A well-known émigré South African writer has unleashed his pen against crime and corruption in his homeland in a United States magazine, prompting a rebuke from Nelson Mandela’s office.
In an open letter to Mandela in the December issue of Harper’s magazine, Breyten Breytenbach described horrific attacks on relatives and others in South Africa, saying they are evidence of “a society in profound disarray”.
And the poet, memoirist and one-time anti-apartheid activist charges that Mandela is doing little more than raising funds for his charities from celebrities “who treat you like some exotic teddy bear to slobber over”.
In a statement on Wednesday, the Nelson Mandela Foundation’s CEO said he shared Breytenbach’s “sense of horror at the brutality of the crimes he describes, though not necessarily the overall implication that our situation is irredeemable”.
Achmat Dangor took particular issue with Breytenbach’s depiction of Mandela, who is 90 years old, retired and increasingly reluctant to take a public role. Mandela has left it to his foundation to continue his development and aid work — and to fend off those who would exploit his name and reputation.
Dangor said Breytenbach depicted Mandela “as descending into frivolity while the country burns. In fact the opposite is true.”
Dangor said Mandela “has used that world stage, yes, often in glamorous surroundings and in the presence of celebrities to make some profound calls upon his fellow country people — and the world — to act, against Aids, against poverty and inequality, to resist oppression and injustice. And most importantly, for others to take responsibility, to show leadership and to be courageous in that leadership.”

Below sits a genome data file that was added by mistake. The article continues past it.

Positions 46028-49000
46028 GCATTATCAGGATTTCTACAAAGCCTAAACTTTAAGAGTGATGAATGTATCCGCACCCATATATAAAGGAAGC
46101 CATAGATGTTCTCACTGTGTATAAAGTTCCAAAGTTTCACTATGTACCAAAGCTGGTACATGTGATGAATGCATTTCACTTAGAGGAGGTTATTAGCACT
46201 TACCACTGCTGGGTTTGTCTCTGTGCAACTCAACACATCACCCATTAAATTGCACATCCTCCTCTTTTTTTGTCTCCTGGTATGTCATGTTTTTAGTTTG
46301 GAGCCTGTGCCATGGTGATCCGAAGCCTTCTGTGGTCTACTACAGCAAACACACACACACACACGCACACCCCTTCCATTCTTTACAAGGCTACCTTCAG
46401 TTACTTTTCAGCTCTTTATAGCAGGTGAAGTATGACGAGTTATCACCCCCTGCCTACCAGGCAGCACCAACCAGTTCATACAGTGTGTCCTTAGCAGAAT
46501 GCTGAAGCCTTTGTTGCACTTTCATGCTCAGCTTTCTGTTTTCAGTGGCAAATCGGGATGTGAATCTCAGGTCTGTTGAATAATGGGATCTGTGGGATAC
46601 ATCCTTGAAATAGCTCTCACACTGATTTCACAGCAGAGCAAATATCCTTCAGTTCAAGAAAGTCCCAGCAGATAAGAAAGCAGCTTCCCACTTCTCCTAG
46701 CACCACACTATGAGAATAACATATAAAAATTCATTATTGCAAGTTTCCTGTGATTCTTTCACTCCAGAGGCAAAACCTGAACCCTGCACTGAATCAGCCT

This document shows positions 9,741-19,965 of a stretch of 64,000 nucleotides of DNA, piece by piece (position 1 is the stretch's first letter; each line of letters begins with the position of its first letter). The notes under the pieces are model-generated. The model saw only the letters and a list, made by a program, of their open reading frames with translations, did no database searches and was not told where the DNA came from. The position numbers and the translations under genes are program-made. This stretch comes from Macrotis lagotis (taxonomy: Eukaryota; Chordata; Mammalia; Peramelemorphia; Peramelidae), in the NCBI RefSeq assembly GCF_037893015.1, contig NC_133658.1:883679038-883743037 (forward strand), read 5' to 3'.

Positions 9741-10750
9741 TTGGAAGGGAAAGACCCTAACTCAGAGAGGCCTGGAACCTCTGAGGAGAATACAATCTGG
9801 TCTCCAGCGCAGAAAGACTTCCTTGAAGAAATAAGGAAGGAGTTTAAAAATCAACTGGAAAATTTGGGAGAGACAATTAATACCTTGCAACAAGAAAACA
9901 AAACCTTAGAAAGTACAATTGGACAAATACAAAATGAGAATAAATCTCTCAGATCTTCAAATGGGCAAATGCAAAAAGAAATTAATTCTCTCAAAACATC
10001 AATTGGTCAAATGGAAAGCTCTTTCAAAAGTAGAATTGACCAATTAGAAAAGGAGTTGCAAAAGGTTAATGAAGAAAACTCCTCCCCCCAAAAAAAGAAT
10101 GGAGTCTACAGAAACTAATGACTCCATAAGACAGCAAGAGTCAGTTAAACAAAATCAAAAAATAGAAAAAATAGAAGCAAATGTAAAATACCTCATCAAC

Dangor called on Breytenbach to return to South Africa and help build the country.
Mandela “did not choose to be an icon”, Dangor said. “We South Africans turned him into one, perhaps so that we can absolve ourselves from taking responsibility for our own destiny.”
Breytenbach had been an outspoken critic of apartheid who served seven years in prison for treason, convicted in 1975 for assisting Mandela’s then-outlawed African National Congress in its sabotage campaign against the apartheid government.
Breytenbach left South Africa for Paris after his release from prison in 1982. He remained active in the anti-apartheid cause in exile, but has made his life abroad.
Breytenbach is perhaps best known for his account of his imprisonment and the events leading to it — Confessions of an Albino Terrorist. — Sapa-AP